I was genuinely intrigued by the idea of “idealised landscape” among the Hudson River School and its contemporaneous art movements like Barbizon School, Newlyn School, etc. Noticing these movements was a trail-following of the previous statement regarding “the anxiety over advancement”. To my understanding, one of the movements the substantially influenced these art styles, the Romanticism, whose popularisation could be considered as a reaction to the industrialisation’s impact on western society. The movement was often viewed as a rationalised perspective about the relationship between human and nature. Despite the advancement of technology granted humanity the ability to conquer nature, romanticism artworks demonstrated a respectful fear and a celebration of the mother nature. Realism developed by the Barbizon School displayed the hardworking lives of peasants in Southern France. Figures are often installed in a quiet landscape painted by dense piles of colour and soft brush works that significantly inherited from Constable. Newlyn School, although it was a bit late compared to others, as a development (or the survival spirit) of Barbizon school. Painters travelled a land which is often described by words like “remote”, “barren” and “mythical”. Essentially, this kind of relocation was an active seeking of landscapes and lifestyle that highly praised by the artists.
Considering the amount of unused research outcomes, Mrs Ahrens advised me to combine these bits of knowledge with my personal interests. I did have been fascinated in Cornish landscape, especially breath-taking natural sceneries of West Penwith. A considerable amount of my artistic career was spent on this topic already. Thus, with the help of tutor Nicolas Rae and Victoria Ahrens, the title of the proposal, as well as the research direction of Unit 2, was settled to be “Hudson River School: in what was, do the painters of the Hudson River School challenge the depiction of the ‘American Dream Landscape’? And How can these ideas of landscape painting be translated into a contemporary experience of Cornish landscape”.
Two useful parts from Scruton’s essay Cultural Conservatism were noted for further reference:
– Cultural conservatism reflects the anxiety over a way of life was under threat of disappearing.
- “Matthew Arnold (1822 – 88) in his great poem Dover Beach (1867) referred to the “Sea of Faith” and its “melancholy, long, withdrawing roar”, suggesting that modern people must find from their own resources and in particular from personal love, the way to maintain the inner order on which external stability depends. Arnold believes we should “esteem” the legacy of culture, which provides us with social knowledge we need, whether or not we have the religious faith with which to back it up.”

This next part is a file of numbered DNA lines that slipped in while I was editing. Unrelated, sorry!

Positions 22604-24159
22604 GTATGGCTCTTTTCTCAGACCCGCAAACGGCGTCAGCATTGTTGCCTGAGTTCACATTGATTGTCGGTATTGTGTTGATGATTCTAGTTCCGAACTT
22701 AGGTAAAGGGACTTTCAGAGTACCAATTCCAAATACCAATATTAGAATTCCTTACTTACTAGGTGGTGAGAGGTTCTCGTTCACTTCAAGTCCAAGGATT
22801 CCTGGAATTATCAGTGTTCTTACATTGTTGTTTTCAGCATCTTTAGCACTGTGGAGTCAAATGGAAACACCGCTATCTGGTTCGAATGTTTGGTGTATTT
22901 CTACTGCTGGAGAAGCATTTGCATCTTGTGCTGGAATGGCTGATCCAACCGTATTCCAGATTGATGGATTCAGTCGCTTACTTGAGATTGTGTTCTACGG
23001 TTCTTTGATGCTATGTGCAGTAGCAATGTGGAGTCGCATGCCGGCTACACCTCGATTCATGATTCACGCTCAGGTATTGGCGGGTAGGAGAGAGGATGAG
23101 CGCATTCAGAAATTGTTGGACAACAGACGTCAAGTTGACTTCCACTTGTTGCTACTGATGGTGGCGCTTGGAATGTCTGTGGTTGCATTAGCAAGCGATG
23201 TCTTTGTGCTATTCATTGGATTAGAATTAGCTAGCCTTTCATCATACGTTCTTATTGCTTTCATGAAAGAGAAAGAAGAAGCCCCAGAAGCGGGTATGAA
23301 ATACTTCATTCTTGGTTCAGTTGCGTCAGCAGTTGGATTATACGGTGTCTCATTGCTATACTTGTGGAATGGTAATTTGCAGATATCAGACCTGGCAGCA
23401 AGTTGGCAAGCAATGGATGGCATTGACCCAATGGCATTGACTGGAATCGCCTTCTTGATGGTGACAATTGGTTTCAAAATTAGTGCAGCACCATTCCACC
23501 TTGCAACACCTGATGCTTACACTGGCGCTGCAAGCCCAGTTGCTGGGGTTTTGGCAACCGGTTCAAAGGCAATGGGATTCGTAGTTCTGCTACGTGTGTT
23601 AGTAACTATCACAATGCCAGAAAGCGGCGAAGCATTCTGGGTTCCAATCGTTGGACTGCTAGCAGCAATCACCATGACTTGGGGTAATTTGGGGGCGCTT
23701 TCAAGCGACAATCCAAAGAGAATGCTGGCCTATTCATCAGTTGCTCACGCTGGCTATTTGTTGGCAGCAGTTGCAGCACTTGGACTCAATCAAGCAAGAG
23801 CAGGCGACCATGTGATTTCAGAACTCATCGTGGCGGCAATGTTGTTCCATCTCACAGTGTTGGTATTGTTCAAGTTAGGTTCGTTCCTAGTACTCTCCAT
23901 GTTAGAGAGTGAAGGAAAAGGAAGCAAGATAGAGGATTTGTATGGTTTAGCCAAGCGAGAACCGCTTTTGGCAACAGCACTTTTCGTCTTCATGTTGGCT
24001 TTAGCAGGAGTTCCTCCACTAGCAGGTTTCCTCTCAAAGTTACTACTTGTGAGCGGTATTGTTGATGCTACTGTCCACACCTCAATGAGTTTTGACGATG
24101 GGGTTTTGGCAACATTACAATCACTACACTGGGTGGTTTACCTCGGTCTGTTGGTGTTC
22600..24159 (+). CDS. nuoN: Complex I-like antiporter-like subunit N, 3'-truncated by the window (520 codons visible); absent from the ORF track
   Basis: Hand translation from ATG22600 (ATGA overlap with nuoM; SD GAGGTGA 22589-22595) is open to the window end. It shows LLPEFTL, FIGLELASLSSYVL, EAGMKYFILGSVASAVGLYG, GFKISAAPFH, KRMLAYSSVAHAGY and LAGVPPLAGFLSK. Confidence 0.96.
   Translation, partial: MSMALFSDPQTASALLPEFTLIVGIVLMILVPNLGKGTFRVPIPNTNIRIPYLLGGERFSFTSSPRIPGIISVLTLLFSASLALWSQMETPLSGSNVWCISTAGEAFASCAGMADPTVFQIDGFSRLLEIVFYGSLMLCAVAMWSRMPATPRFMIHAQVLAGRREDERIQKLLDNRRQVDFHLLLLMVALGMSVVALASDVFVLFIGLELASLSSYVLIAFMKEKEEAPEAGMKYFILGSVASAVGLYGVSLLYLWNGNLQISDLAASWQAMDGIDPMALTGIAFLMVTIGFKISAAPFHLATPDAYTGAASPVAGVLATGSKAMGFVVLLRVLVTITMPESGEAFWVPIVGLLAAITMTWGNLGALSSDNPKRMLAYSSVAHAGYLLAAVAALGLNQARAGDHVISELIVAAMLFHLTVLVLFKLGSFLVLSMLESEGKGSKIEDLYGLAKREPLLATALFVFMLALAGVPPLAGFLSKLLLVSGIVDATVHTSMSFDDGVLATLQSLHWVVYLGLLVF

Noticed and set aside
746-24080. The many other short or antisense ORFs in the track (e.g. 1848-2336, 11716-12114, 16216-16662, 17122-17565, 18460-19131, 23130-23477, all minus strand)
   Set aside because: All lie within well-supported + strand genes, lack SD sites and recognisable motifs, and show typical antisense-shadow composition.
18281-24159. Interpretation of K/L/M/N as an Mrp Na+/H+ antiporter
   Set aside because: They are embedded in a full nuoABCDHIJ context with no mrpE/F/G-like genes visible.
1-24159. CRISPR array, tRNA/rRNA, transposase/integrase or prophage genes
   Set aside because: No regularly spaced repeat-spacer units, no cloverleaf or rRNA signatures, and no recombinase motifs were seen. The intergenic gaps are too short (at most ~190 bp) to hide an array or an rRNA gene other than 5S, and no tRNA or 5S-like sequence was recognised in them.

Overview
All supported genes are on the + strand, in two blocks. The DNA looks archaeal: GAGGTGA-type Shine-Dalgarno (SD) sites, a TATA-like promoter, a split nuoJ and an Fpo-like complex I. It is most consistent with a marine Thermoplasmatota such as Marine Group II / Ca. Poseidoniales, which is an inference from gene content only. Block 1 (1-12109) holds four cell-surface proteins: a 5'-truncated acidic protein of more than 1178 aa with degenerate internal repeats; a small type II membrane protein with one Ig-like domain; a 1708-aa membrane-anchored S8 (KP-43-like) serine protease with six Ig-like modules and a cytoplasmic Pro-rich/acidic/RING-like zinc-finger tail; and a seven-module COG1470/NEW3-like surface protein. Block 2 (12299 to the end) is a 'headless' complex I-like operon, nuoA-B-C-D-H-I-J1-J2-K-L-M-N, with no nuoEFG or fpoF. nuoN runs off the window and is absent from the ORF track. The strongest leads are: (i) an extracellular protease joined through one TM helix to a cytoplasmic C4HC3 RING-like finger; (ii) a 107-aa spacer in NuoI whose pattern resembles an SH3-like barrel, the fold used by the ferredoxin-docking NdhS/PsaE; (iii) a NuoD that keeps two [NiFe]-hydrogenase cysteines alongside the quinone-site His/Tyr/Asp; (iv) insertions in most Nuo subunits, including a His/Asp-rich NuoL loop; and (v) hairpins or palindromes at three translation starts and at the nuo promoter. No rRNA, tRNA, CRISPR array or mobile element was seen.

These statements were quickly associated with something else. I read about how the human mind tends to pick specific elements like odour, colour, sound, etc to label different memories. I believe it is safe to come to a corollary that the memorialisation of specific experience can be projected as the monumentalisation of involved vital elements. It is a potential explanation to why visiting destinations of tourists are often tendentious, and why travelling outsiders often failed to see the true image of a landscape. If it were not a thorough exploration that discovers images that little-known to the public, travellers would always be influenced by regional attractiveness that recorded by previous visitors, if I search West Penwith on the web, symbolic sceneries like Land’s End, Jubilee Pool, St Michael’s Mount would pop out, indicating the most popular experiences on the peninsula; as for those indigenous moments of life, especially those fragments that leisure tourists would not care about, have little chance to be discovered without an immersing experience.
At this moment, I listed three directions of interests.
- Anxiety over problems caused by regional policies like marginalisation and decrease of the indigenous population.
- Monumentalised elements of Cornish culture that helped to developed their pride of “being Cornish”. (I guess they are symbols of a successful survival against colonists, harsh environmental conditions and powerful national consciousness which helped Cornish people maintained their lifestyle, traditions, etc.
- Outsider’s idealised perspective of Cornish landscapes.
A painting was produced as an experiment of figures.
It started with a 1:1 scale sketch, and soon turned into its final form.
I thought about combining famous landscapes with unexplained figures. It could quickly indicate the precise location of the painting to create a sort of background. Then the utilisation of figures and still life objects could develop narratives which can be controlled to coordinate audiences on my research question.